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Accounting News Roundup: Deloitte Dumps Tianhe Chemicals; Pope Francis Dabbles in Tax Policy; Saving in Your 20s | 09.18.15

Deloitte Resigns as Tianhe Chemicals Auditor [WSJ]
Deloitte issued a disclaimed opinion. Tianhe didn't like that: "Tianhe said late Thursday its board had on Tuesday informed Deloitte it wouldn’t accept a draft report the auditor had prepared, in which the auditor refrained from expressing an opinion on Tianhe’s financials."

U.S. Appellate Court Puts Hold on Action Against Lynn Tilton [DealBook]
All she wants is a fair trial, according to her lawyer. Her case is one of many challenging the SEC's use of its administrative courts.

The one perk entry-level employees want more than their bosses [BI]
Learnin'! Which is good since, as we've discussed, many people doing the hiring don't think candidates have the right chops. I suppose it's a little ironic that the people doing the hiring are less interested, according to the Robert Half survey, in learning new skills

Pope Francis Weighs In on Tax Policy [TF]
Frank wants churches that engage in regular business activities to pay taxes on their income. This is apparently a problem in Europe while here in the U.S. we have the Unrelated Business Income Tax rules for tax-exempt entities.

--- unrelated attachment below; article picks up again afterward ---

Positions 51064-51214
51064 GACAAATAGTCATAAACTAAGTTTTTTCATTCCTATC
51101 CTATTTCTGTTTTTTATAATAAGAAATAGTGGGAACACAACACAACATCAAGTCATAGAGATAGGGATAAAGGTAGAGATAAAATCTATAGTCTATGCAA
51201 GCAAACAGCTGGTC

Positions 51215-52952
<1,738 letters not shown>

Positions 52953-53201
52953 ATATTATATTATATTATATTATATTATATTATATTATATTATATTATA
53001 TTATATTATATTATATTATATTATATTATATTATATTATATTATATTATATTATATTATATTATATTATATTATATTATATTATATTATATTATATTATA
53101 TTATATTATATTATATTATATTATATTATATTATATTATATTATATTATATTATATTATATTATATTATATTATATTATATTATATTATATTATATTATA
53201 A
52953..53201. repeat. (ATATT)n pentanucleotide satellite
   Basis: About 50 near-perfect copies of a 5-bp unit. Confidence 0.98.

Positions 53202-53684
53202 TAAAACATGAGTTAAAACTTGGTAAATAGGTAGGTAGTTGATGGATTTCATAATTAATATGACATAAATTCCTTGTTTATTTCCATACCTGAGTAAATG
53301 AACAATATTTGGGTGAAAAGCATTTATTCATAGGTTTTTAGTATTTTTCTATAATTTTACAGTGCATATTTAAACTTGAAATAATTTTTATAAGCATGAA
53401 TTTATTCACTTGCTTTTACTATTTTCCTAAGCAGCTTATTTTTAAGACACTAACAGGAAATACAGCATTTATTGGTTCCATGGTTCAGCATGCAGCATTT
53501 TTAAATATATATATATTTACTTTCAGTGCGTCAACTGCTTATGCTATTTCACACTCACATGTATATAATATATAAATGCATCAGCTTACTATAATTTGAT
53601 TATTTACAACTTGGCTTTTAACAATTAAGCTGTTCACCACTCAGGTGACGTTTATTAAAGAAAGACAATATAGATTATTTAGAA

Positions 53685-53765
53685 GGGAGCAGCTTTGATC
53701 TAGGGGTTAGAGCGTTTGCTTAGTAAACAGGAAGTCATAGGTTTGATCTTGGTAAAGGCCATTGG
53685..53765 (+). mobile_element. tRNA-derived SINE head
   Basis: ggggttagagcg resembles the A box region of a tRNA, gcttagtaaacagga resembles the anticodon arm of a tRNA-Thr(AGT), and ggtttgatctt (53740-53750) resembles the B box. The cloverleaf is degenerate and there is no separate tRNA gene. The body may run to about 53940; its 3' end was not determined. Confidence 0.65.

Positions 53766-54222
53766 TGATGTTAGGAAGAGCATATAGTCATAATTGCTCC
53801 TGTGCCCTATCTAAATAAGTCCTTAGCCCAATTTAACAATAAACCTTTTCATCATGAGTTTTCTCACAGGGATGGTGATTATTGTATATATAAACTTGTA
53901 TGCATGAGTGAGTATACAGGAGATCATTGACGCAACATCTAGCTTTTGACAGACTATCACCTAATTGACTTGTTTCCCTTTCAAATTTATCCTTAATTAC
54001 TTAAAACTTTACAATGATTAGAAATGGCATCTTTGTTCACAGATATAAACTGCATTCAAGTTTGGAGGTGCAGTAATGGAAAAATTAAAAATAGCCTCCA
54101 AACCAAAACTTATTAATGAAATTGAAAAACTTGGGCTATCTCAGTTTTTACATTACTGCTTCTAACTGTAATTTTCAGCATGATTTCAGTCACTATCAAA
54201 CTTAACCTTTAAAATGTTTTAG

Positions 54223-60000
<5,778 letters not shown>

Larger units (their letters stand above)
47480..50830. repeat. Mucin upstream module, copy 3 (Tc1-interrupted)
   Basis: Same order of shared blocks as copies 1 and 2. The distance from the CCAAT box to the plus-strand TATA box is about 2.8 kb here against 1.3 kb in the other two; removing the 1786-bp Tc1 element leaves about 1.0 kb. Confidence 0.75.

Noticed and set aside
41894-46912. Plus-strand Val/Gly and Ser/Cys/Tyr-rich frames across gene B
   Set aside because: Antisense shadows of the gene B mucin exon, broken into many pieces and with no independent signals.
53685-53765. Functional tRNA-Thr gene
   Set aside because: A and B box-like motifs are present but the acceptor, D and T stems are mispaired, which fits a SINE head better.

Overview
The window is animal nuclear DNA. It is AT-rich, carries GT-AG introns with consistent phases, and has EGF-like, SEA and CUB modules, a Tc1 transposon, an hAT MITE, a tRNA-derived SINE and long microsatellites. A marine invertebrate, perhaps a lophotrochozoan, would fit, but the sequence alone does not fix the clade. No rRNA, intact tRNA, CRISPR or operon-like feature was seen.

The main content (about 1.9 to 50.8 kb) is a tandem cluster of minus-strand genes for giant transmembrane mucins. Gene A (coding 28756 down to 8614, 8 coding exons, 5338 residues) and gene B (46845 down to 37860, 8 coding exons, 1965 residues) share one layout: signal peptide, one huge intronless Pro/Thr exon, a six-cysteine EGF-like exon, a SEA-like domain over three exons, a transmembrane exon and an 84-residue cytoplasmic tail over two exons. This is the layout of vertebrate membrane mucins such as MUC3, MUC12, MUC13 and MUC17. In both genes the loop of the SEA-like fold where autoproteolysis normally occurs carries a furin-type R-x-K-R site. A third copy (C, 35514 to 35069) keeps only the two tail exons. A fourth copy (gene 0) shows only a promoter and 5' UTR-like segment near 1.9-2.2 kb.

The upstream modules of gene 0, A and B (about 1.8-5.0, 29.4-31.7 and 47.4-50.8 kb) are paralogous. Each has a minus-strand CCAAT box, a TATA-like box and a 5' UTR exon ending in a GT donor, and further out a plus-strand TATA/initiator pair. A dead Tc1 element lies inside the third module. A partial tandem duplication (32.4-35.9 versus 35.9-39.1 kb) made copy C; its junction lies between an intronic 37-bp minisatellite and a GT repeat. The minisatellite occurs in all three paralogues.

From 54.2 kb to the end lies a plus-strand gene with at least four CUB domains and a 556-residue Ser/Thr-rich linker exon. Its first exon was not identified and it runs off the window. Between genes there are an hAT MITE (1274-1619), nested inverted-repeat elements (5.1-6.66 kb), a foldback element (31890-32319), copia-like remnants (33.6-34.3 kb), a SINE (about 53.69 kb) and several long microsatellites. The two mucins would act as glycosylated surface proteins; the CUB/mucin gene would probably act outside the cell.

If You Have Savings In Your 20s, You’re Doing Something Wrong [ED]
Everyone's worked up about this post from Elite Daily and while the basic premise — money isn't everything — is true, it's terrible advice when you consider the effect of compounding, etc. I feel like these are the types of articles that older partners in CPA firms read and conclude that all Millennials think this way, ergo, are entitled, self-annointed brats who only want to work in coffee shops for two hours a day and then take selfies all day long. Perhaps the author's just trolling everyone, in which case, MISSION ACCOMPLISHED.